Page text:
Ard: I liked the way you said, ‘the crystalline part of mathematics’. So mathematics has a certain austere beauty. I was just curious whether you think that narrative has a different kind of beauty sometimes, or maybe richer forms of beauty than just mathematics. A lot of mathematicians talk about beauty in mathematics, and you've spoken about this as well.
BO: What do you think mathematicians mean when they talk about beauty in mathematics?
Ard: Well, I think I recognise beauty in mathematics, and the interesting thing is we all, all of us mathematically orientated people, tend to agree on the beauty, and we tend to think this is more beautiful than that. But when you say to me, define it exactly, it's hard to put. I can recognise it without necessarily always being able to define it.
BO: Okay, I have a question for you then. Can the beauty in mathematics, in an equation, can it be there even when the mathematics is wrong?
Ard: Sometimes it can be. So sometimes we speak about a very beautiful theory which is ruined by experiment: an ugly fact. But in general, this is definitely true... there are very beautiful theories that are wrong, but, in general, if I have two competing theories for the same bit of nature I need to explain, the more beautiful theory is more likely to be the true one.
BO: But have there been cases where the ugly theory has turned out to be the truth?
Ard: Unfortunately it has.
BO: Because you have quite a few of that in literature. You do. Things are ugly. The first people who read Moby Dick didn't see its beauty. The first set of people who saw Demoiselles d'Avignon didn't see its beauty. We still don't see the beauty in a lot of cubism. A lot of modern music we still think of as being too fractured for us. So sometimes something can seem ugly.
Ard: But there are mathematical things that seemed ugly or seemed trivial at the time but ended up being very profound later, so part of that is just our inability to perceive.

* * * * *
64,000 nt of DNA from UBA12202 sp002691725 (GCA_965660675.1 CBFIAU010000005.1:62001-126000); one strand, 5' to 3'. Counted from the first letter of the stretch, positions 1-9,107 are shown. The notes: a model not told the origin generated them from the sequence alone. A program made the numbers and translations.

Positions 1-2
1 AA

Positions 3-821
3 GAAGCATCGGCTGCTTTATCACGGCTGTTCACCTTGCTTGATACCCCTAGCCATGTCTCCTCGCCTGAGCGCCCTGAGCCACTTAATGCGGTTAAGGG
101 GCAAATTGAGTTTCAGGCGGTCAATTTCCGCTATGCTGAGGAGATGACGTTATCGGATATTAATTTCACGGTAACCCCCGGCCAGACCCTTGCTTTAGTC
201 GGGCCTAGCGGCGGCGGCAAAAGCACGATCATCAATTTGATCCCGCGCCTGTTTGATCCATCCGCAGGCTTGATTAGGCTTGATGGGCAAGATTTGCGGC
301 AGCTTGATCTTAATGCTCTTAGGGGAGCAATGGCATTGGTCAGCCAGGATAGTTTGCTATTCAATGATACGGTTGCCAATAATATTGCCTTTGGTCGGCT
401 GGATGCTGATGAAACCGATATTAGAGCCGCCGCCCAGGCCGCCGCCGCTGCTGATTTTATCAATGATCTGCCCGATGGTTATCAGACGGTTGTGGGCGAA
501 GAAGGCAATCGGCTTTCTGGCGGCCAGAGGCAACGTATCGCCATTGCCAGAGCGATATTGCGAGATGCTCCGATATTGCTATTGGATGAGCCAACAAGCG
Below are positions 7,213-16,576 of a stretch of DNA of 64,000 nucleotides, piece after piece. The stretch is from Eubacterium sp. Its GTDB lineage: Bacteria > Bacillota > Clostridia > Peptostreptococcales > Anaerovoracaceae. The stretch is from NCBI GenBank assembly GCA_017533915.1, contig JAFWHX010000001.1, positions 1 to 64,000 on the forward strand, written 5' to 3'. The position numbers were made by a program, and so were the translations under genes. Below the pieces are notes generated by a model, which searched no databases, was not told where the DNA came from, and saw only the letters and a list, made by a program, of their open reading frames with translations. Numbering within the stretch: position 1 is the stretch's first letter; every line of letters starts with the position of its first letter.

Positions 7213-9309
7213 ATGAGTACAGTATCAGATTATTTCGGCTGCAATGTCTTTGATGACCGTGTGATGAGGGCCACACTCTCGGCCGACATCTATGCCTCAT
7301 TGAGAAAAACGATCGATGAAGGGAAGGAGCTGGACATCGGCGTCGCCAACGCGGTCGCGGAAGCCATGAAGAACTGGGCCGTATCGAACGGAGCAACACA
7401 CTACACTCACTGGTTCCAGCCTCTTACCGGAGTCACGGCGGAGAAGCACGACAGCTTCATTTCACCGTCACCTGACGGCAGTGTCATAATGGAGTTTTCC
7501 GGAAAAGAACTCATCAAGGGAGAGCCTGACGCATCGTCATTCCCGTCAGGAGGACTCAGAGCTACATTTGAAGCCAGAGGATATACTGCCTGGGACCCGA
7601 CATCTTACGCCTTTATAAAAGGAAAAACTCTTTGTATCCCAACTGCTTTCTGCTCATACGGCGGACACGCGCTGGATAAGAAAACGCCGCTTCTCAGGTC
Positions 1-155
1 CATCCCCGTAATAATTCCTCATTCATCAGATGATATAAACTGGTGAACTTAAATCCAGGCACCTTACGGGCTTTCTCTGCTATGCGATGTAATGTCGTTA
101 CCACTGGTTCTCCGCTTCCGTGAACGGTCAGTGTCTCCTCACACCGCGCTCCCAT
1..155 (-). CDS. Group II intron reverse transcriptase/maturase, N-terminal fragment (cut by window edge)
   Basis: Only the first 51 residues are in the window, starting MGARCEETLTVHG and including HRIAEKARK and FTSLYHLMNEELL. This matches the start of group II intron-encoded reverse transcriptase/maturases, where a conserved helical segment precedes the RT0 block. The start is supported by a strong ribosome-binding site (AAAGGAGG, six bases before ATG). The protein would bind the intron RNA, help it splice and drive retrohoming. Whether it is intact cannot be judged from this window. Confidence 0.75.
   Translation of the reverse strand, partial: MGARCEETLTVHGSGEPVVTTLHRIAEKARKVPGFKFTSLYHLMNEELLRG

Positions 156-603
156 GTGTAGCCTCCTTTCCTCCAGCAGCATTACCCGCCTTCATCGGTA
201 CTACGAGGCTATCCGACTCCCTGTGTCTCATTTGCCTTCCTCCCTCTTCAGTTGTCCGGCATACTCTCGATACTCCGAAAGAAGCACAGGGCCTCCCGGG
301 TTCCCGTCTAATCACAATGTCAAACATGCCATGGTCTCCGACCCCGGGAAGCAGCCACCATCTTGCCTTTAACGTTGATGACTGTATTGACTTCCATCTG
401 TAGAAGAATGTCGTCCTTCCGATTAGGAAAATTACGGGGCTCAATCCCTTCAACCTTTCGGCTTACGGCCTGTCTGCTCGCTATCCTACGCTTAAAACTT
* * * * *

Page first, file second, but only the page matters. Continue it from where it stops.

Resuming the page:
BO: It's the same with literature, absolutely the same with literature.
Ard: There are mathematicians whose work was forgotten while they were alive, and then after they died we realise there was something unbelievably profound.
BO: I think it's also the nature of perception that we're only capable of seeing that which we've seen before. We're only capable of perceiving that which we've perceived before, and when a slightly new order of perception comes along, we can't see where it diverges. We can't see what it is. And because it doesn't conform to what we've seen before, we think it's either trivial, unimportant, insignificant or not beautiful at all.
You think of the great works that people did not understand at first. You think of something like Waiting for Godot, or you think of many Shakespeare plays that people didn't understand, didn't think beautiful at first, but which we've come to learn to perceive its correct inner beauty.
Ard: Is there a logic to narrative or to poetry that has to be conformed to or...?
BO: The best poetry and the best novels, the best narrative, absolutely. You can almost create a divine logic. What you're struck by, more than anything else, is the shocking clarity of thinking. You read Dante and from one line to another there are no absurd leaps. Everything has to come; it has to add up. Let’s just say there's a great rigor to the best parts.
You can always tell when a writer is faking it because the images don't add up. The narrative doesn't add up. It makes like sudden leaps that are not prepared for meticulously.
Ard: As if it's less beautiful somehow? Is that what you're saying? It's less beautiful, less aesthetic? Or is that the wrong way...?
David: Or is it less truthful?
BO: It always feels less truthful, and it is. Sometimes something can be wrong in its inner logic and still have beauty, and I think that's because beauty partially transcends logic. I think it's implied in it. I think beauty is implied in logic. I think that which we find to be beautiful is something which is logical to our aesthetic sense.